Gartner noted that the top 25 semiconductor vendors' combined revenue increased 6.2 percent, a significantly better performance than the rest of the market, whose revenue growth was 2.9 percent.
This was, in part, due to the concentration of memory vendors, which saw significant growth in the top ranking.
Andrew Norwood, research vice president at Gartner said, "After a weak start to 2013 due to excess inventory, revenue growth strengthened in the second and third quarters before leveling off in the fourth quarter. Memory, in particular DRAM, led this growth, not due to strong demand, but rather weak supply growth."
Norwood said, "In fact, the overall market faced a number of demand headwinds with PC production declining 9 percent and the premium Smartphone market showing signs of saturation, with growth tilting toward lower-priced, entry-level and midrange Smartphone models."
He said, "These demand headwinds become very visible when looking at revenue growth outside of memory, where the rest of the semiconductor market could only muster 0.4 percent growth."
Gartner noted that Intel recorded a 2.2 percent revenue decline as strong performance in its data center and embedded systems group was not enough to offset a declining PC market, and limited traction and declining prices for its tablet and smartphone solutions.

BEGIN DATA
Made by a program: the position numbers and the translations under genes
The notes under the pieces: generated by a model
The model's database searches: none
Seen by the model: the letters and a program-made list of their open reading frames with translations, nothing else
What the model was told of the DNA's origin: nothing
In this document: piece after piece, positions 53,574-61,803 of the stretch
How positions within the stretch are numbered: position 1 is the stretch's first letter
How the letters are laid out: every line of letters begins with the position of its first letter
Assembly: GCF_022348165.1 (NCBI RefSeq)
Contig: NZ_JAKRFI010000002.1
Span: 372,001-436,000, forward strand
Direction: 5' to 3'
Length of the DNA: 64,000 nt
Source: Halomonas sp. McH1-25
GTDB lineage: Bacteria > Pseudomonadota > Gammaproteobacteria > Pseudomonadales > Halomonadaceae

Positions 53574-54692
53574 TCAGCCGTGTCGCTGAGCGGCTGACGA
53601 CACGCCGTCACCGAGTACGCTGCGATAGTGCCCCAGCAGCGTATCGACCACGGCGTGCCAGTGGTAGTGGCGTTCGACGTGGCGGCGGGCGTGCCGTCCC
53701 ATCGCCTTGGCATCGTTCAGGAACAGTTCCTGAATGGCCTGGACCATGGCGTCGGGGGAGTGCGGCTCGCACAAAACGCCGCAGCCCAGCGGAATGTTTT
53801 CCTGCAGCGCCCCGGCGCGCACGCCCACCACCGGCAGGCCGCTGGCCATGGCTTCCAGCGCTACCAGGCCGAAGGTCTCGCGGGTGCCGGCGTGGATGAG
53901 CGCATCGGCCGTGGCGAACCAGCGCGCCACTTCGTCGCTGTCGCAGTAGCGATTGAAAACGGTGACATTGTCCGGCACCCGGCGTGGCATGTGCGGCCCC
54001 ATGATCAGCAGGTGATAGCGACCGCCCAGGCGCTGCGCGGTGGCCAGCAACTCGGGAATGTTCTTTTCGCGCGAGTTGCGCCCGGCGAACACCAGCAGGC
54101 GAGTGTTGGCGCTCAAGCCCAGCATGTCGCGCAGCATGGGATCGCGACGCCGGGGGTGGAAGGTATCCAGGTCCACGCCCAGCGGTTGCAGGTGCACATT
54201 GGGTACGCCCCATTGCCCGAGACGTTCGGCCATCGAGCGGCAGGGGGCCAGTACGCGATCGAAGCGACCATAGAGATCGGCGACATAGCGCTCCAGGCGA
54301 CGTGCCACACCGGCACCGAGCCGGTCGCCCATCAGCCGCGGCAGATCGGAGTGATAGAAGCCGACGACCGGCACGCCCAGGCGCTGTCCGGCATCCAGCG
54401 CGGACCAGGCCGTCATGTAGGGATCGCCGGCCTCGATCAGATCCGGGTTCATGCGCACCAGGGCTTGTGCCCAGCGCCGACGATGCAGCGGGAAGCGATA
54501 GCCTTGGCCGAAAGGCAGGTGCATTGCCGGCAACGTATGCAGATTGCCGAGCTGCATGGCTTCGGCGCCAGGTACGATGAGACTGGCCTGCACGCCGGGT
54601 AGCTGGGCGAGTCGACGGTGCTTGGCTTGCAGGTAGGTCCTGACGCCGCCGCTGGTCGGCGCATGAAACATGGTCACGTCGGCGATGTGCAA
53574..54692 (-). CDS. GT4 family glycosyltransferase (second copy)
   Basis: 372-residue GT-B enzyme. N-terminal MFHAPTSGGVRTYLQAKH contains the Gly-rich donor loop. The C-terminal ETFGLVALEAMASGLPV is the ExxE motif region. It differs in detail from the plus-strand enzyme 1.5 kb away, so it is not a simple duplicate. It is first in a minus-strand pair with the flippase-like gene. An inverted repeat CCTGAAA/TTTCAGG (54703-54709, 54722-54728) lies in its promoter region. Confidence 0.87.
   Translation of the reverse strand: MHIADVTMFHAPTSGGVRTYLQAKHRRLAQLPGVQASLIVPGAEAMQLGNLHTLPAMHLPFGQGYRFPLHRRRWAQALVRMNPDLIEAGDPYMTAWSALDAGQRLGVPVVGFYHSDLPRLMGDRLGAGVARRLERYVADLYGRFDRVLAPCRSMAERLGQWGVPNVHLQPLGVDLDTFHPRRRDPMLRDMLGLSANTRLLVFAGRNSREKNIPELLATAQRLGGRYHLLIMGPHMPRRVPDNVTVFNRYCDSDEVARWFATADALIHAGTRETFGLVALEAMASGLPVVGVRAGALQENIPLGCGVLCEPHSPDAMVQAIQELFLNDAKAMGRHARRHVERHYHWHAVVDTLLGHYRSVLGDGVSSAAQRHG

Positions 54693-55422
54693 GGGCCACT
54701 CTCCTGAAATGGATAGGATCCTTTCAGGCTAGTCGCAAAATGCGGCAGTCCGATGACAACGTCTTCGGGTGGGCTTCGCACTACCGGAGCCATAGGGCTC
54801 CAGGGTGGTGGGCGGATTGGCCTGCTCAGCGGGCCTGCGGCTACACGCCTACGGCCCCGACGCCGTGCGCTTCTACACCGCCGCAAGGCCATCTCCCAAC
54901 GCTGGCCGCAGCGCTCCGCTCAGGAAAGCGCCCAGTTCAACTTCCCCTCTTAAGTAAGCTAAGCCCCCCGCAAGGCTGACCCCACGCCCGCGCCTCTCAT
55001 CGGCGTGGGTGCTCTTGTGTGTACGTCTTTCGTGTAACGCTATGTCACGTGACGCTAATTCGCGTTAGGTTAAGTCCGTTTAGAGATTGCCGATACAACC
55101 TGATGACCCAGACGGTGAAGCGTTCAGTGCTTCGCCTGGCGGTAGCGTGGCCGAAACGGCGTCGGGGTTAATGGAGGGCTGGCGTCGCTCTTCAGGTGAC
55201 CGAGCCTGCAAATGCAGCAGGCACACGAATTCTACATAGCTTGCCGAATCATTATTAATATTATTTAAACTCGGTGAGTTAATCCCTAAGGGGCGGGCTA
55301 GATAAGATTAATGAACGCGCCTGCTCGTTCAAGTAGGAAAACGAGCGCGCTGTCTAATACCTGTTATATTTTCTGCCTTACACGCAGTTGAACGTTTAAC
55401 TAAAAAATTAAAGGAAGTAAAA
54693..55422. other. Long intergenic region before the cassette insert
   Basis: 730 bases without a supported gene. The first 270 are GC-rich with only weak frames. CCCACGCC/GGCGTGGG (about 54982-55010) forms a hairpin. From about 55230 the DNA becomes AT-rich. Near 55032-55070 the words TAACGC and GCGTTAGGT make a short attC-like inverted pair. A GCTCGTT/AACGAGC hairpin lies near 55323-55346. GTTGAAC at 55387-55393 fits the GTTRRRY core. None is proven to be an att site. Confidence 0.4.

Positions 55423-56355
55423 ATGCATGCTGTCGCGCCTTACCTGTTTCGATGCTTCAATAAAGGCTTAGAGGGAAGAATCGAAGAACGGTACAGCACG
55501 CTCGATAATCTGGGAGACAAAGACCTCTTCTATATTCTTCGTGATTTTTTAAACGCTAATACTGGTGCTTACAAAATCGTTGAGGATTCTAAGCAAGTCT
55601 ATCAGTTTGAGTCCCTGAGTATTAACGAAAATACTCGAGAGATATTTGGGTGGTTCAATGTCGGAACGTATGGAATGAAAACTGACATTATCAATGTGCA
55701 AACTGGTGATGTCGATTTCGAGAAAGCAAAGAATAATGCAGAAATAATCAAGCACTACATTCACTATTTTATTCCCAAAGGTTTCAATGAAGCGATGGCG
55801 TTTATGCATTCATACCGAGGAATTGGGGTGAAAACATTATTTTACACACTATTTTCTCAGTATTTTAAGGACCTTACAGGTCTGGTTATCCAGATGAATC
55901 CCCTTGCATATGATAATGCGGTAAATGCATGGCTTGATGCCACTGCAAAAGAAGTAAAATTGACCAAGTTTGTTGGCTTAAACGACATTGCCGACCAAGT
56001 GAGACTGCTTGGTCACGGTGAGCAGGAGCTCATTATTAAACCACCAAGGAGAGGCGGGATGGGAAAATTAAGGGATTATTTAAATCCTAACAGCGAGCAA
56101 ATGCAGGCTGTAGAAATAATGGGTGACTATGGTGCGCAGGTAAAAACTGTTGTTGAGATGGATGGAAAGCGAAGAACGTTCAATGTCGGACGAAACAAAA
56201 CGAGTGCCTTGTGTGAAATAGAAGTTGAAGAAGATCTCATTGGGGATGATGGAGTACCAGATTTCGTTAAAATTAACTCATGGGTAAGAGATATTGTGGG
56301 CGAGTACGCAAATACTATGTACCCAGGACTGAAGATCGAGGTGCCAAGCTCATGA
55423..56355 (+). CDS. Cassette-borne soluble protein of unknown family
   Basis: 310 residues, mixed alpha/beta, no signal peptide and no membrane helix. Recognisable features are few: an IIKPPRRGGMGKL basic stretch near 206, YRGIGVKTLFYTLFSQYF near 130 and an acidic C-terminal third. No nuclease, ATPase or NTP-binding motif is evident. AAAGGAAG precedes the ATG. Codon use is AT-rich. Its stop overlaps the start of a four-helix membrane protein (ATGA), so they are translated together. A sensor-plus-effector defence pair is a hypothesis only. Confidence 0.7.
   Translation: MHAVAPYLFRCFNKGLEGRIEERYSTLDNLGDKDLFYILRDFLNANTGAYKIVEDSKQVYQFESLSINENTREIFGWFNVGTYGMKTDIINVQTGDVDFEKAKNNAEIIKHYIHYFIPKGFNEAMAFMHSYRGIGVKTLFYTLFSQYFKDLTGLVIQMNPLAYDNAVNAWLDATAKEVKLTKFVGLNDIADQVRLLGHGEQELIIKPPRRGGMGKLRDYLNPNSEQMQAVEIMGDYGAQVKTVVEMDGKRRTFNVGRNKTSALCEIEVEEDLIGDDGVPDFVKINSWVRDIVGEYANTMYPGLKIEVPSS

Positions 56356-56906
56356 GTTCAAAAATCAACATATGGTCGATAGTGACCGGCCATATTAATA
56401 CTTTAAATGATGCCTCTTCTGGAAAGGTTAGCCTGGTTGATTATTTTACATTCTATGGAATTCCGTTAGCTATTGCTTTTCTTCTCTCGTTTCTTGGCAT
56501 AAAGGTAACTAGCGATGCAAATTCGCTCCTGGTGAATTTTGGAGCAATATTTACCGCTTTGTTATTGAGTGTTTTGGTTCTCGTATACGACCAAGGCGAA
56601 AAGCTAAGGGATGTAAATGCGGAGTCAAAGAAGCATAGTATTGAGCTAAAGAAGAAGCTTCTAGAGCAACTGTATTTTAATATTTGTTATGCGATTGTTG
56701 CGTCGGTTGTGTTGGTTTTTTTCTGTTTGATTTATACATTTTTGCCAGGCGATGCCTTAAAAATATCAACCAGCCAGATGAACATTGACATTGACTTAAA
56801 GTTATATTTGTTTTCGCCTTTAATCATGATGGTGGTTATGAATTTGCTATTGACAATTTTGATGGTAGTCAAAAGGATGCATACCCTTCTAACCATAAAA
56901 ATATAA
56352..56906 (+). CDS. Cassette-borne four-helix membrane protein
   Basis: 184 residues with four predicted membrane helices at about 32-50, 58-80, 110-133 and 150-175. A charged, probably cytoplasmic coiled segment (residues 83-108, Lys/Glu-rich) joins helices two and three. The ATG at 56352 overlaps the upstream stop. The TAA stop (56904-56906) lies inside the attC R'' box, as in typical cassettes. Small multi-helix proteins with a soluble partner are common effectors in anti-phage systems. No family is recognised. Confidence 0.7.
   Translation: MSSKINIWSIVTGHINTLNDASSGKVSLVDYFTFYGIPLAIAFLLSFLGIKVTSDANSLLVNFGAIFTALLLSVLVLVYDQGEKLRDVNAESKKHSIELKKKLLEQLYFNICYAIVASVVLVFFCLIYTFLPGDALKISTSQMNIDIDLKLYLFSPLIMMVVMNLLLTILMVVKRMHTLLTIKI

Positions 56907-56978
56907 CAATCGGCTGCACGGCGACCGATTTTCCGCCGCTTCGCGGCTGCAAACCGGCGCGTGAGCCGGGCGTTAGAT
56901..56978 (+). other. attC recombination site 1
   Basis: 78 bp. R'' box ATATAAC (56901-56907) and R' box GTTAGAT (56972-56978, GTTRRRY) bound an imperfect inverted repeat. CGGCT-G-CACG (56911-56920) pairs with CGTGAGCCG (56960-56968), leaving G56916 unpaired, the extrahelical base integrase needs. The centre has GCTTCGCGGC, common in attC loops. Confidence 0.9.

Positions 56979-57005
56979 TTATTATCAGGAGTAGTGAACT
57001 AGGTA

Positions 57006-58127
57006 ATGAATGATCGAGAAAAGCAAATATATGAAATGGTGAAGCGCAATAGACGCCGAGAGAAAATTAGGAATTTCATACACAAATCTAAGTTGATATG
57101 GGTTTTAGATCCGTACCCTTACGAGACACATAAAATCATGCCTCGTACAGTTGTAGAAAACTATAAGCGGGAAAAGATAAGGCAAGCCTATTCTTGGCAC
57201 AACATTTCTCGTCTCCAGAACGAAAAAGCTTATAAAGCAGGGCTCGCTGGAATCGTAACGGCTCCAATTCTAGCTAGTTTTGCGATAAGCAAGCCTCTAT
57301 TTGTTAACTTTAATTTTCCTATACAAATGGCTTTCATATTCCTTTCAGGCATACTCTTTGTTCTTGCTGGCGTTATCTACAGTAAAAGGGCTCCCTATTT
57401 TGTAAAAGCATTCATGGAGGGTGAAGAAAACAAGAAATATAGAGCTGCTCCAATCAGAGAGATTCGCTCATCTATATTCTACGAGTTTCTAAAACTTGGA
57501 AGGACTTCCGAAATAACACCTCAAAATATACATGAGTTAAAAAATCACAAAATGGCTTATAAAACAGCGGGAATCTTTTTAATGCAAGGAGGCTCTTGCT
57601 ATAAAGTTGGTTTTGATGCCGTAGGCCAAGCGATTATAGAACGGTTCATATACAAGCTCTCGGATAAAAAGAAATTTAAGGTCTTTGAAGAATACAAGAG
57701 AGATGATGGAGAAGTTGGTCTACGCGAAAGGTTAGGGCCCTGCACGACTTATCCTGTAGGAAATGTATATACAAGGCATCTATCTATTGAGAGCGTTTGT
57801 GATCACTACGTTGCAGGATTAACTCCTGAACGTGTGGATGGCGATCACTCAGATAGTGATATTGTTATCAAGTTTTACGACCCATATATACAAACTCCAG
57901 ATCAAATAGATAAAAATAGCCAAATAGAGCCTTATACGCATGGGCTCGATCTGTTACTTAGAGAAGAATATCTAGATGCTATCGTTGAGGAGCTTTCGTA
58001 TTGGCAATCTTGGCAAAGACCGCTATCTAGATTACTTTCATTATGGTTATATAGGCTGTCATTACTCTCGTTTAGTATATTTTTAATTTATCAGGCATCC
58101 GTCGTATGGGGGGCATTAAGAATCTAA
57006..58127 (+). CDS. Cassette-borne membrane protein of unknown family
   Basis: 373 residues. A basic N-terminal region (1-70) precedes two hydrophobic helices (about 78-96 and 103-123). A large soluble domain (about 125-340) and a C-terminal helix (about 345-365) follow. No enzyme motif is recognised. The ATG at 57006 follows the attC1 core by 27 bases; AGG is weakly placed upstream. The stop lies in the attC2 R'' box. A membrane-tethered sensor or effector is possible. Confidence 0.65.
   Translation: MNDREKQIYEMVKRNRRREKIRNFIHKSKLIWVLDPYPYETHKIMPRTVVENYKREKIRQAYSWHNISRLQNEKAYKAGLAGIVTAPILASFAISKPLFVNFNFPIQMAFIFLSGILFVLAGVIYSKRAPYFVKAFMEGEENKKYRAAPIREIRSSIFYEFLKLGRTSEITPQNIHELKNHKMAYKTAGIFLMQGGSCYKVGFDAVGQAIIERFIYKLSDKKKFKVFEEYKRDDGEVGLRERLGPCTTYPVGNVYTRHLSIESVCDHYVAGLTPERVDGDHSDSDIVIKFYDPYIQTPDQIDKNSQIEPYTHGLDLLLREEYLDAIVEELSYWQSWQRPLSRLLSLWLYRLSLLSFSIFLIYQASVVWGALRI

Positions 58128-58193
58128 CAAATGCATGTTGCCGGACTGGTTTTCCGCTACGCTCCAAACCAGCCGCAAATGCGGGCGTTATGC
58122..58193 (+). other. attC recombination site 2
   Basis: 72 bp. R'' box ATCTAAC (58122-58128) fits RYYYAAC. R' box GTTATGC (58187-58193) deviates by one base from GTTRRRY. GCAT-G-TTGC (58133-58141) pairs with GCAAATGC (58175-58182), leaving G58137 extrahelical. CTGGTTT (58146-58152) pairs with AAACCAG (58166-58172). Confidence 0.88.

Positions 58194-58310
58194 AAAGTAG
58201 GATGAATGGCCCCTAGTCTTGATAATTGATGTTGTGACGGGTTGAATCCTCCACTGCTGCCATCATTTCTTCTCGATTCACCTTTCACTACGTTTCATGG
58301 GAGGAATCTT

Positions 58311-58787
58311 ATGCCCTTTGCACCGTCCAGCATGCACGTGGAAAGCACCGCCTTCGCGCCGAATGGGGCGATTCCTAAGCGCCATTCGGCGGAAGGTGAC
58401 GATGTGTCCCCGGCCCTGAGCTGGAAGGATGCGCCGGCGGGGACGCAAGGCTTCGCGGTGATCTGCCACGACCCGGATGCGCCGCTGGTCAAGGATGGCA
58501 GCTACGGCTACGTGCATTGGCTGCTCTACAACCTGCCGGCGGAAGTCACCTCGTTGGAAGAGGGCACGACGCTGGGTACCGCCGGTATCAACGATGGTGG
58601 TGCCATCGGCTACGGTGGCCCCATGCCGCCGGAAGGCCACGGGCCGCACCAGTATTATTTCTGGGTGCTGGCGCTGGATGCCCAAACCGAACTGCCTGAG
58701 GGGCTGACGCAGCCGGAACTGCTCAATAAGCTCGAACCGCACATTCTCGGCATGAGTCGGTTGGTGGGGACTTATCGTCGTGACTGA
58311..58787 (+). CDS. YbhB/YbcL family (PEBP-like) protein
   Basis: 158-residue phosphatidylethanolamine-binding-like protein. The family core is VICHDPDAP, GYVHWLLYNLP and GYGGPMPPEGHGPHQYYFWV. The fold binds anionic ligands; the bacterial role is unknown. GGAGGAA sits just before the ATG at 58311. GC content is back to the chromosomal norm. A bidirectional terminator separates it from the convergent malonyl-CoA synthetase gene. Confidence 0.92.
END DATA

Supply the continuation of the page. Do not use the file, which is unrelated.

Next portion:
However, the company maintained the No. 1 market share position for the 22nd consecutive year, capturing 15.2 percent of the 2013 semiconductor market, down slightly from its peak of 16.5 percent in 2011.
As a group, memory vendors outperformed the rest of the semiconductor industry.
"Within the memory market DRAM was in the midst of a strong rebound following two years of revenue decline; the recovery started at the end of 2012 when the market was moving back into an undersupply due to lack of new capacity resulting in commodity DRAM pricing more than doubling during the year," said Norwood.
SK Hynix and Micron Technology benefited the most from the strong memory market, propelling them both into the top five for the first time.
SK Hynix's revenue increased 43.2 percent, the strongest organic growth in the top 25.
The revenue growth was due to its exposure to the booming commodity DRAM market as the industry entered an undersupply and pricing surged.
Revenue could have been higher had it not been for a major fire at the company's DRAM fab in Wuxi, China, which accounted for 50 percent of the company's DRAM production, Gartner said.
Micron Technology saw the biggest revenue growth among the top 25 due to its midyear acquisition of Elpida Memory.
The company benefited from the recovery in commodity DRAM pricing and strong growth for low-power DRAM where Elpida is strong.
In NAND flash, Micron was able to aggressively push its NAND into the computing segment, which is projected to represent roughly 60 percent of its demand this year.
Gartner noted that had all of Elpida's revenue been included in the Micron number — rather than just the second half — then the U.S. company would have jumped ahead of rival SK Hynix in the rankings.
--IBNS (Posted on 04-12-2013)